EDITORIAL: Top 150 numbers reflect strong PR

2000 was a year of many firsts for the PR industry. The PRWeek Top

150 league table, published today, moved towards a truer reflection of

the UK consultancy sector as, for the first time, the top three holding

companies - Incepta Group, Chime Communications and Interpublic

subsidiary Allied Communications - revealed fee income figures for the

PR brands they actually trade as. Now this trend has been established,

it is time for all those holding companies entering future league tables

to follow suit.



2000 was a boom year that saw fee income rise spectacularly, breaching

the pounds 600m barrier for the first time, with correspondingly large

rises in staff numbers as the industry sought to service its growing

client list.



The economy was undoubtedly robust, and with PR's place in the marketing

services family firmly established, it was in a position to capitalise

on a dot.com sector that continued to hit the headlines.



There is no shortage of market analysts ready to proclaim confidently

that PR is in a far stronger position than many other elements in the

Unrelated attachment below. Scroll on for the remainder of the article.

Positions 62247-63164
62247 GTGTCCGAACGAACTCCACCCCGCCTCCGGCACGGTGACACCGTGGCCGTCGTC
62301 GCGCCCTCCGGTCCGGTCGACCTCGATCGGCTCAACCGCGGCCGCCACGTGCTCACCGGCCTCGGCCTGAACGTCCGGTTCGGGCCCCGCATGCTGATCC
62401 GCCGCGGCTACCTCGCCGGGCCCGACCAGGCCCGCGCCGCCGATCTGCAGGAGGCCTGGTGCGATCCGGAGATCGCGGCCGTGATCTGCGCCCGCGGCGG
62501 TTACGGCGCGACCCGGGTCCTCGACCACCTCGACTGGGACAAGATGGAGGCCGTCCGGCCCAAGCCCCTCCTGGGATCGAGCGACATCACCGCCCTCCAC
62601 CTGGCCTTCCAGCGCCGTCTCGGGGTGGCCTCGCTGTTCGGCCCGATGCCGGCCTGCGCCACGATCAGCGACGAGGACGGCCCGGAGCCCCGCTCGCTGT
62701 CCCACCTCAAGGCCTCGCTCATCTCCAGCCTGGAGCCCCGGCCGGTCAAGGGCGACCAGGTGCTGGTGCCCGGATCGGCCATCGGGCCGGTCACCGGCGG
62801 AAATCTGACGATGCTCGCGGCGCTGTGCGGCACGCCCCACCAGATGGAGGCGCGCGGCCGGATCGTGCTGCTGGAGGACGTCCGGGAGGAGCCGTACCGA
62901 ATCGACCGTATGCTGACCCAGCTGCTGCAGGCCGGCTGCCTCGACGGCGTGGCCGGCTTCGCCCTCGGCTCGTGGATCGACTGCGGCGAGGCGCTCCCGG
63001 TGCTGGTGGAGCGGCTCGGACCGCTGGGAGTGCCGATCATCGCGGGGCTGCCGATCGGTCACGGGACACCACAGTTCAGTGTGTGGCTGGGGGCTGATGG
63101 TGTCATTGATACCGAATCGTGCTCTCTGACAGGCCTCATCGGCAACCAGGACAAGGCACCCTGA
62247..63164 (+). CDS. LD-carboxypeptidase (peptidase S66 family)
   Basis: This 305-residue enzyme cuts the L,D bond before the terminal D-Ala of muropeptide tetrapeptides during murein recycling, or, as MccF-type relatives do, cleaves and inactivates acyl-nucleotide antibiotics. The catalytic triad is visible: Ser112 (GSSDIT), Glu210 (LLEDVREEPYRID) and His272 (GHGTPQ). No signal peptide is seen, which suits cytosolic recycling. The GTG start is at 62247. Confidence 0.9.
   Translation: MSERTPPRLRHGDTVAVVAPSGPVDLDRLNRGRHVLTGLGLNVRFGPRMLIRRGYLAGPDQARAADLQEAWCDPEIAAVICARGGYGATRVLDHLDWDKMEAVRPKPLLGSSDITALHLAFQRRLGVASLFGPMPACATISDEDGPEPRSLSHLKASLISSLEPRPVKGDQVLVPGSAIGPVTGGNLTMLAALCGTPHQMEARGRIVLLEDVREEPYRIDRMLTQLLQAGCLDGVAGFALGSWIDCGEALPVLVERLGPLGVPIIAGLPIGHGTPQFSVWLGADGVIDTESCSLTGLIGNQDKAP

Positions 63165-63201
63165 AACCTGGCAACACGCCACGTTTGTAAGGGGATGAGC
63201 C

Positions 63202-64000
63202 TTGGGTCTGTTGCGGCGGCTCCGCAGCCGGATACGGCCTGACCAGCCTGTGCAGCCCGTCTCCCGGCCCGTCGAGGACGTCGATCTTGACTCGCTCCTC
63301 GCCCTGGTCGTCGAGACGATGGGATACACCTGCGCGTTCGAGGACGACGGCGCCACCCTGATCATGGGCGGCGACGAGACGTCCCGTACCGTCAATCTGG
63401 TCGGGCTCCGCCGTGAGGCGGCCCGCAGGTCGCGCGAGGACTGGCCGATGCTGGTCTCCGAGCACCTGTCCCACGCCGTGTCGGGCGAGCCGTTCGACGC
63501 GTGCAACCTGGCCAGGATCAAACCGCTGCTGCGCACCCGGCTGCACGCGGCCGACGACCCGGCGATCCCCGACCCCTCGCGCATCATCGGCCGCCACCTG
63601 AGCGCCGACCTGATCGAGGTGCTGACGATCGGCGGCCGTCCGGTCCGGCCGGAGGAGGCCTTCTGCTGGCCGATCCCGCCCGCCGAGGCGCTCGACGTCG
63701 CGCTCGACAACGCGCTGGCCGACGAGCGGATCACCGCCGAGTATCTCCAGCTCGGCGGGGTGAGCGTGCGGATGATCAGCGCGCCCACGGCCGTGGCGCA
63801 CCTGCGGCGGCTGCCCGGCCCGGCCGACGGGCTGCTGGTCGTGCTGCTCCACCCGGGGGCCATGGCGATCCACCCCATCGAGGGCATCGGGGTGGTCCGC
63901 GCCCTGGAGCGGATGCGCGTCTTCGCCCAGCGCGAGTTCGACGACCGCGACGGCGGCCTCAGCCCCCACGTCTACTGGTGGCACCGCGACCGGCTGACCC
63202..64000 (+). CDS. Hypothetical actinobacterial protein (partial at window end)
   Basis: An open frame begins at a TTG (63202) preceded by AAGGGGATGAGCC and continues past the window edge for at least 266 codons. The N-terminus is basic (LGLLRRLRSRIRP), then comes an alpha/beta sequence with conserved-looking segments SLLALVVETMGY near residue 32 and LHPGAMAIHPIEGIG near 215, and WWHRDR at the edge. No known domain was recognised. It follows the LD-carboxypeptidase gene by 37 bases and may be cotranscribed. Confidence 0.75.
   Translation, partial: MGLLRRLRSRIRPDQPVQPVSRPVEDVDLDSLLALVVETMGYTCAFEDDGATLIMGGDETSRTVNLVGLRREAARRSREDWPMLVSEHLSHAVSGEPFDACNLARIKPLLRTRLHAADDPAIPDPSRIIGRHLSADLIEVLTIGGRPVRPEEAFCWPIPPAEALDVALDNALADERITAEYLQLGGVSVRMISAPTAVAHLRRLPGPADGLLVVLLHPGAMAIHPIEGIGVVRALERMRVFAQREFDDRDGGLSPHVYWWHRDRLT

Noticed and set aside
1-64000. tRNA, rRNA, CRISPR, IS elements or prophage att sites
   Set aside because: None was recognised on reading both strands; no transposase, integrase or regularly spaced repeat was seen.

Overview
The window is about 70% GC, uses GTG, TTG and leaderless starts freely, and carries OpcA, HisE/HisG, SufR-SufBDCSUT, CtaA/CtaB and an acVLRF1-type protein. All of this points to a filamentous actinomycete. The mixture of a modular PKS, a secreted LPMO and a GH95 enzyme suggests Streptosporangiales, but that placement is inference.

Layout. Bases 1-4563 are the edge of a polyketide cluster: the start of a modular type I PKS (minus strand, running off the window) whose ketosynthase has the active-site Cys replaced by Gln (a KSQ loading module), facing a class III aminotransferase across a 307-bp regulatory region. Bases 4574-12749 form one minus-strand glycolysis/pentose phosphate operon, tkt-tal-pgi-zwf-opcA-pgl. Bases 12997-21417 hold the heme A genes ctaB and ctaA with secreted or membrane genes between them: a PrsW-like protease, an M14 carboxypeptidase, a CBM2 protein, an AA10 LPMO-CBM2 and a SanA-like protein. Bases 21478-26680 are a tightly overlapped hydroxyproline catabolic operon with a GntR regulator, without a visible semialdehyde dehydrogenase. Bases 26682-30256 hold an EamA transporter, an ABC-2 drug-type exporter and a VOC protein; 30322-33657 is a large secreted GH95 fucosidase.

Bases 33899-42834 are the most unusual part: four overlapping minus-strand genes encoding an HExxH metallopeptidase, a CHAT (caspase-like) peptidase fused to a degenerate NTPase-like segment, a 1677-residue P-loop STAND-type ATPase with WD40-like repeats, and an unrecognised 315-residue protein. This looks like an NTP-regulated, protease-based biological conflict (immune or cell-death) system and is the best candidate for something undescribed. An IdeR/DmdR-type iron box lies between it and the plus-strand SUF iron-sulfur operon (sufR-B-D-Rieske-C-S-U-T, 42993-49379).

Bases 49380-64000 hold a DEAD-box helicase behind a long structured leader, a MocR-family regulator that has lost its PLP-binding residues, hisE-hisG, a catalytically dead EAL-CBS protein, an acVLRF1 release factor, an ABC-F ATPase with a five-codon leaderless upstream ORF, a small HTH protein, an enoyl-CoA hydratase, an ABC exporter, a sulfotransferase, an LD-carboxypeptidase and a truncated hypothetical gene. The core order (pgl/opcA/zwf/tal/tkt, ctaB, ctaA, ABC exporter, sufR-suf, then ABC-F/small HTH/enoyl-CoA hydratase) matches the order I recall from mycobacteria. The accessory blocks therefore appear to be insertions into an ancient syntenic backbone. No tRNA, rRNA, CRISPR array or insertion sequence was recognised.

marketing mix to deal with a slowdown if, as looks likely, the economy

as a whole follows the dot.com sector into a downturn. Offering better

value for money than some higher visibility services, PR budgets will

hopefully remain firm.



An industry that is seen to be transparent should be more able to hold

itself up to client scrutiny should the hard times come. Which is why

another first in the league table, one which may initially appear

negative, will ultimately prove to be beneficial to the industry.



Several very successful consultancies have seen their places in the

rankings drop, and this despite individual figures which paint a very

positive picture of year-on-year growth - sometimes comfortably into

double figures.



More brands in the table mean inevitable changes in position. But,

despite the short-term pain, it is without doubt better for a

consultancy to be accurately placed in a credible table than

misleadingly high in one, that could have been, and now has been,

improved upon.



The fastest-growing agencies of note this year contain one or two

surprises.



It might have been thought that firms such as Gnash Communications -

which boasted a long list of dot.com clients this time last year - would

suffer the reversal of fortunes suffered by the new economy stocks in

the US.



But it is testament to the value of PR, that good communications is as

much an important business requirement in bad times as well as good.



Whatever the year ahead may bring, the PR industry is prepared.



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